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suspected, the assistance of a speculum will usually determine the matter at once.

"8.—Loss of many teeth, or the teeth generally unsound."

I am aware this is a most disputed point: different medical officers forming their own estimate of the extent intended to be implied. Yet it appears that such variety of opinion is hardly admissible, as by adhering even to the letter of the instruction, considerable latitude is allowed, and were a specification to a very confined limit intended, doubtless such would have been expressed. Having said thus much, it must at the same time be acknowledged, that the objections to unsound teeth are numerous and valid when judiciously applied. Many have stated that the loss of the incisors of either jaw incapacitate a soldier from effectually biting off the ends of cartridges when loading. This is unquestionably the case, as some force is requisite to tear the strong paper of which they are constructed; an act that could not be quickly accomplished if deficiency or decay of the incisors was extensive. A serious objection is likewise constituted in the fact that general unsoundness or loss of many teeth is commonly an indication of a delicate constitution, symptomatic of depraved health, or occasionally of the strumous diathesis; sometimes of the abuse of mercury, or the effect of mineral acids. The teeth are a most important provision in nature for the perfection of digestion; they serve as appreciable distinctions in classifying the animal kingdom; their peculiar shape, arrangement, and density differing, and evidencing not only the nature of the food, but how essential in some is accurate mastication to the accomplishment of digestion. The loss of many molars and bicuspids must tend to the production of dyspepsia, thereby alone injuring the general health or assisting the train of causes producing disease of organs where there pertains any peculiar idiosyncracy of constitution. Decayed teeth often create excessive suffering from head and tooth-ache; abscesses form in the gums, necrosis is sometimes induced, ulcers form on the tongue, and occasionally violent inflammation is produced in this organ and adjacent tissues. Decayed stumps are often most difficult of extraction, and the circumstance of men coming frequently to hospital on account of any of the very painful results of decayed teeth, which may admit of only tardy or temporary relief, should assist in deeming this a decided disability when extensive. Nevertheless, the fact of a recruit being otherwise eligible always deserves consideration, as mitigating the degree of many equivocal objections.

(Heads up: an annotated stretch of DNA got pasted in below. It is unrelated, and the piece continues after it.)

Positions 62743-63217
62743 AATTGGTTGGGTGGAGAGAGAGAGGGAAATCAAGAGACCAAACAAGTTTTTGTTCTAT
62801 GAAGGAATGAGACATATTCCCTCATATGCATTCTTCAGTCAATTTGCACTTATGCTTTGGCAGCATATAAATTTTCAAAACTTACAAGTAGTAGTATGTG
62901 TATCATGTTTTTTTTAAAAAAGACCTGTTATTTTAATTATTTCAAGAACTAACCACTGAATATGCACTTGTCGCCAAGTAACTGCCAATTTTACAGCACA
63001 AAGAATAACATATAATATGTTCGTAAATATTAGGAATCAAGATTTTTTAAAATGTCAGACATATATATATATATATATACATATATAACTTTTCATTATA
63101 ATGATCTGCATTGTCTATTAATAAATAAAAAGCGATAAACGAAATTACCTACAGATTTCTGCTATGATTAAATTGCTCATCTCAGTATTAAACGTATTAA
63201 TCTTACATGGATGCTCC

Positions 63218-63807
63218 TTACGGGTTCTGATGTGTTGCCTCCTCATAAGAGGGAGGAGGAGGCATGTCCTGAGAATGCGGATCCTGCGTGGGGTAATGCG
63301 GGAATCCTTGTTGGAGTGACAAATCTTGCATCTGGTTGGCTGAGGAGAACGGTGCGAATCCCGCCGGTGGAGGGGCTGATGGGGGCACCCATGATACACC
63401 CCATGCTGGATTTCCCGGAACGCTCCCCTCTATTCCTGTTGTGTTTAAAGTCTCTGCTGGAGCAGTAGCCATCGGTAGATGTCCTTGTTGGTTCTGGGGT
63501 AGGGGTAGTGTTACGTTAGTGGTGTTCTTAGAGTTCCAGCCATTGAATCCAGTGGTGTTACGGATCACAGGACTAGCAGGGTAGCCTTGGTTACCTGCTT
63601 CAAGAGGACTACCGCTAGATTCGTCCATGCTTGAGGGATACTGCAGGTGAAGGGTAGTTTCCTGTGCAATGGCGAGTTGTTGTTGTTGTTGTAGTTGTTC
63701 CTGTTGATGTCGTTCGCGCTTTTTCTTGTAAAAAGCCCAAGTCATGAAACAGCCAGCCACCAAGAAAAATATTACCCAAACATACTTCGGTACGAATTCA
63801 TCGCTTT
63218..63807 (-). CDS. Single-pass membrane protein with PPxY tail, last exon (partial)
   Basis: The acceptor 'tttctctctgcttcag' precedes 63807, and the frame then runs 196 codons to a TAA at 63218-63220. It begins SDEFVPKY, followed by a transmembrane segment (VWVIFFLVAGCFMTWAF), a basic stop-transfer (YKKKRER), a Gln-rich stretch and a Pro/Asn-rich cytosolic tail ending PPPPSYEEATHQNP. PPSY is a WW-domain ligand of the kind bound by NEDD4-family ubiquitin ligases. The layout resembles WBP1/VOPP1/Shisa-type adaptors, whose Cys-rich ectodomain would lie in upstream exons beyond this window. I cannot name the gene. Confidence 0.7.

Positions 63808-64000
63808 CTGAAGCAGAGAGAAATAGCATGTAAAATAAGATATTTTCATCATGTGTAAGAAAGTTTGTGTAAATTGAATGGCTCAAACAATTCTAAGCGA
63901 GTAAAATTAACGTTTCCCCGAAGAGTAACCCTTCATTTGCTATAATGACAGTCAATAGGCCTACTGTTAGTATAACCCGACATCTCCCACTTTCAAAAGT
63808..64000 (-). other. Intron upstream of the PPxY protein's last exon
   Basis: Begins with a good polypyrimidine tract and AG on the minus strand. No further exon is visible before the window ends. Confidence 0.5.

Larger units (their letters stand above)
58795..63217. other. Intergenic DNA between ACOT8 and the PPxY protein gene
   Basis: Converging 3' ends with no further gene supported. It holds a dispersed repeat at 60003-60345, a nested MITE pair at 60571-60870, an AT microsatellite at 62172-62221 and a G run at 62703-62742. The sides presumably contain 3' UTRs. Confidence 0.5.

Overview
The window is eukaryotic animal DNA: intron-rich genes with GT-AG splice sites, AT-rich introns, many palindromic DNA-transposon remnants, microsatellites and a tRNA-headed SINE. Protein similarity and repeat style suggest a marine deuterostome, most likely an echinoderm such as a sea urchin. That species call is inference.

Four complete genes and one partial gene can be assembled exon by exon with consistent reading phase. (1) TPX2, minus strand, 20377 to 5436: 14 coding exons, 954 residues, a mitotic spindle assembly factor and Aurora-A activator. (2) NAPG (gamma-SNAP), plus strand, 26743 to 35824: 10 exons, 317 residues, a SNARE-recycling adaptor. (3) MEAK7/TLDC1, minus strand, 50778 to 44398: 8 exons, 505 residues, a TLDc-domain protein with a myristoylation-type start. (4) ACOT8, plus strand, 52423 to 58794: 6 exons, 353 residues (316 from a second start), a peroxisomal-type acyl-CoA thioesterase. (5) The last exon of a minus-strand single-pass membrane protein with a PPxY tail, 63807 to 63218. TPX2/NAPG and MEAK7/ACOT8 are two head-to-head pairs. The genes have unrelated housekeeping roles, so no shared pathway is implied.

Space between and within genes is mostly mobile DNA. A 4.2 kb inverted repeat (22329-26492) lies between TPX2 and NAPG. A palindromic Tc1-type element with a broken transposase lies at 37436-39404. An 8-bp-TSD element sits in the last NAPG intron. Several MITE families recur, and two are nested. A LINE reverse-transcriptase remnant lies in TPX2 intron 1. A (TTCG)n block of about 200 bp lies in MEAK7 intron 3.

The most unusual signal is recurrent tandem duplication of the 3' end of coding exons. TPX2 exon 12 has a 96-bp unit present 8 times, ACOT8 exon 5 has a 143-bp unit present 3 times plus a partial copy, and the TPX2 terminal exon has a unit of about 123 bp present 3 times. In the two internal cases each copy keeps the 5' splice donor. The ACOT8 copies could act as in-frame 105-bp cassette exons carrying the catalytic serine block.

In the case of enlarged tonsils, certain contingencies are to be recollected; the estimation of which will cause this common affection to be regarded in a serious light. The difficulty of reducing the size of these glands when chronically enlarged, at times the impossibility is constantly experienced. An individual so situated is frequently subject to inflam

mation and increase of their size from exposure; they are likewise very often associated with a strumous habit.

Were cicatrices discoverable on the palate, or back of pharynx, they would indicate ulcers, most likely syphilitic or mercurial at some period, and the possibility of their re-appearance or of the occurrence of other symptoms elsewhere at a future time, more particularly if taken in connection with the slightest evidence of delicate health.

"9.—Impediment of speech."

An impediment of speech sufficient to incapacitate a soldier challenging on sentry, or repeating the orders delivered to him on his post, can be generally discovered without much trouble or ingenuity. To detect simulation is often a point of great difficulty, but to discover concealment of the disability by questioning, if persisted in, is not usually hard of accomplishment.